Don’t forget to meet me at 2pm EST today for this week’s Live Chat at https://tradingwithcody.com/Chat where you can ask me anything.
Good morning and welcome back to the field of dreams, where you have to pay for all the overbuilt retail bank branches that rival Starbucks penetration in every neighborhood in the country and call it a “Bailout”.
Nice, steady-Betty rally to start the day in the broader markets — wasn’t last weekend supposedly the crunch time for the EU? No, they kicked the can down the road a bit further and the stock market is back to ignoring those risks? Shocker! Or not.
Anyway, let’s talk Facebook for again this morning and I’ve got some great historical perspective for you. I bought Google the day it came public and I held it for the next four years until I closed my hedge fund to become a news anchor on national TV. The stock popped 20% its first day and then languished and faded for a few weeks after as Wall Street tried to get its arms around Google’s business model. My analysis told me that Google was revolutionizing its industry — simple search — and was about to figure out new ways to use that Google platform to lock in users and create what I used to call “a burgeoning super-Internet called GoogleNet”. With Gmail and YouTube and all the other daily applications that hundreds of millions of people now use every day, having some understanding and vision of how networks scale and how platforms create their own eco-systems was frankly pretty darn prescient.
I remember a couple weeks after Google came public that Barron’s ran a cover article on how Google was doomed to fail and it quoted a couple analysts who said that they’d be interested in buying Google when it was at $20 a share. The stock was at $100 or so at the time. It never went below $100 again.
Google was a huge home run for me and my subscribers as the stock was up more than 500% from where I’d bought it and told my subscribers to do the same.
After Google came public, the analysts started issuing their research reports and opinions about the stock. Here’s a sample of what they were saying at the time:
Google has made a point of not offering financial guidance to investors, which makes earnings forecasting difficult. Not surprisingly, analysts are mixed when it comes to Google. Ratings and target prices are all over the map with no apparent consensus. Caris rates Google at “average” with a $95 target price; Janco Partners has a “sell” rating and $76 target; Jefferies & Co. rates Google at “buy,” with a price target of $120. Google debuted at $85 per share on Aug. 19 and rose to an intra-day high of $113.48 on Aug. 23.
“Investors will be looking for continued online paid search advertising,” said Garrity. It’s a rapidly growing field with heavy competition from Yahoo! and Microsoft’s MSN. So far, Google outstrips them in terms of search-engine popularity. In June, its share of searches among the top 25 engines was 34.5%, compared with Yahoo!’s 29.2% and MSN’s 14.1%, according to data from comScore Networks.
Most analysts expect Google to take a hit when more stock becomes available for sale in the coming months. But none would venture an estimate. As with most things Google-related, unpredictability seems to be the only given.
Italics there are mine because if you were to insert the word “Facebook” in place of Google in those sentences I’ve italicized above, you too could be a reporter writing about the Facebook IPO instead of the Google IPO.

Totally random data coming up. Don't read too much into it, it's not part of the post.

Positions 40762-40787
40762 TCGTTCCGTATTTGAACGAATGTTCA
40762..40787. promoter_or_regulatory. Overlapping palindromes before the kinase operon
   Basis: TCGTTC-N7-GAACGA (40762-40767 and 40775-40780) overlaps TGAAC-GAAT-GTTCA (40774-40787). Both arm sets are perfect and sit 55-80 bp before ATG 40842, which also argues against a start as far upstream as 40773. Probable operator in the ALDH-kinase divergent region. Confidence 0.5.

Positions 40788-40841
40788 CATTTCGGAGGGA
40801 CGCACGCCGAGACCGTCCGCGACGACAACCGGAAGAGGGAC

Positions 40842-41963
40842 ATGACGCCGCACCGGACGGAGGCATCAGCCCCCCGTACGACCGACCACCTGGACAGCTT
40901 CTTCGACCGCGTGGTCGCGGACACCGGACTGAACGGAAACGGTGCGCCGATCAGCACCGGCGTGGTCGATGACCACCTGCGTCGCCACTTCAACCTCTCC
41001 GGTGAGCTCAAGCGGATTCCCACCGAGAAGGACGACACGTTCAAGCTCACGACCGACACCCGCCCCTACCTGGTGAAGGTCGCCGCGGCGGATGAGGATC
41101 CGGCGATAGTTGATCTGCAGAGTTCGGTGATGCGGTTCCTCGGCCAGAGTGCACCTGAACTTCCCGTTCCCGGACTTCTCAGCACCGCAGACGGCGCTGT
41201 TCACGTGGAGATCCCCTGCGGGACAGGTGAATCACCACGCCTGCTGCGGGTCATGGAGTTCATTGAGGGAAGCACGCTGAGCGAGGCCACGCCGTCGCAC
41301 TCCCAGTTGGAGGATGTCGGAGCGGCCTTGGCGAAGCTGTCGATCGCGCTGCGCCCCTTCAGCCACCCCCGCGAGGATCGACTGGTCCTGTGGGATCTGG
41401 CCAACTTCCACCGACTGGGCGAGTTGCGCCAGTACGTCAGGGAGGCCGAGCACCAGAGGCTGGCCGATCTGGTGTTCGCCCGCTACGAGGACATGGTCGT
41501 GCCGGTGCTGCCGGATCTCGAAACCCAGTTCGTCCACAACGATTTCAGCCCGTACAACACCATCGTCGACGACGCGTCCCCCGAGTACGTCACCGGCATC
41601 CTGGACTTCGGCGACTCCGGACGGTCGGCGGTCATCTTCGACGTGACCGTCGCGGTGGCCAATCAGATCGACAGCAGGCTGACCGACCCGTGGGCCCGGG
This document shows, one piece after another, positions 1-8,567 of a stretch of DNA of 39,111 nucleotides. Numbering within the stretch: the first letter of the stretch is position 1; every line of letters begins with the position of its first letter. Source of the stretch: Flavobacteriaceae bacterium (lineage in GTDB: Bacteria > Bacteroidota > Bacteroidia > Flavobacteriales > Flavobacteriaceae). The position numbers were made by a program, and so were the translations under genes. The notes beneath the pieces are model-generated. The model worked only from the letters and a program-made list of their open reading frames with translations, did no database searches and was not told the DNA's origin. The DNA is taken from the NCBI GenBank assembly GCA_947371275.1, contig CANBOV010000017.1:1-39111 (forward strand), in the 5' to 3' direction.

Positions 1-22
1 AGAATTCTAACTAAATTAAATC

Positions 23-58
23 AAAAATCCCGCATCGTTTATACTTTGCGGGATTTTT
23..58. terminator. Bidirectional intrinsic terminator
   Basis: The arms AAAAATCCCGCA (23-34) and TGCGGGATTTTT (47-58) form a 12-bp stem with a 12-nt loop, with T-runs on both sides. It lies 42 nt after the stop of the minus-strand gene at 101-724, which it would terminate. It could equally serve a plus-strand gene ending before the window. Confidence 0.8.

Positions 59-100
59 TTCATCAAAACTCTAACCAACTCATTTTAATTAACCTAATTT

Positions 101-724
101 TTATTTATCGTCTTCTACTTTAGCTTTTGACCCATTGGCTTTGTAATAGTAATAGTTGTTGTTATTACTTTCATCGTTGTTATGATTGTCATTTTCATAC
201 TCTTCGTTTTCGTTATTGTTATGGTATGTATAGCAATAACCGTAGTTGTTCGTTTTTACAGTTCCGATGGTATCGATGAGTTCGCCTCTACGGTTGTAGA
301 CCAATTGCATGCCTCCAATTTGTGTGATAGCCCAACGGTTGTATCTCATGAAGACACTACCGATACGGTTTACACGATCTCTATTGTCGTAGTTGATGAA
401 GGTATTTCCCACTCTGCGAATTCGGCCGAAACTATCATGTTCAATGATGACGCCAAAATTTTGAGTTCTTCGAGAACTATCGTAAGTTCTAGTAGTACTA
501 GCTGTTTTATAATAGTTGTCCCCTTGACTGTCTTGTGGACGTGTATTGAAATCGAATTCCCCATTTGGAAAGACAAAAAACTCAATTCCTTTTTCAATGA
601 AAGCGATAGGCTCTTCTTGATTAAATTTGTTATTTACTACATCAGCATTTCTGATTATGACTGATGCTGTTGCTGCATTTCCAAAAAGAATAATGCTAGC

So back to Facebook – I waited until after Facebook had come public and crashed after its IPO instead of buying it the day it came public. I got lucky in waiting because the stock subsequently fell to where I thought it actually looked cheap — at $26 a share — and it has quickly run above $32 a share in the two weeks since.
And today the analysts from Wall Street — the same guys who were scared of giving an estimate for Google and who were fearful of the unpredictability of Google back when it was 1/6 the price it is now — have this to say about our Facebook long:
BMO is one of several Wall Street firms releasing investment advice on Facebook’s shares. Goldman, RBC and Morgan Stanley are among the firms that have issued optimistic reports, while Barclays, BofA Merrill and Citigroup have offered more subdued takes on the social network. The prevailing sense is it could take Facebook a year more before regaining its IPO price. With a $25 estimate, BMO joins Bernstein as the firms holding the lowest Facebook price targets on the Street, according to FactSet.
Even the bullish analysts describe the fear of the unknowns as the primary reason to worry about the Facebook stock now:
Although Barclays described itself as excited by Facebook’s long-term opportunity in online advertising, it pointed to significant risks. “Facebook does not derive any meaningful revenue from its increasing mobile usage, and its ability to do so going forward is unproven,” it said.
Merrill Lynch agreed, starting its coverage with a neutral rating, and $38 price target. Facebook is in the midst of a mobile usage transition, the bank added, and thus the bank is cautious on Facebook’s revenue trends until new mobile advertising revenue models start driving the top line.
As I wrote the other day when we first started buying Facebook at $26 a share, the same people who are so scared of Facebook’s potential to dominate the next phase of the Internet are probably going to love it when the stock is up a bunch and the future more clear to them. In the meantime, I think Facebook is a must-own and it is as large a position for me now as my long-held biggest positions, Google and Apple.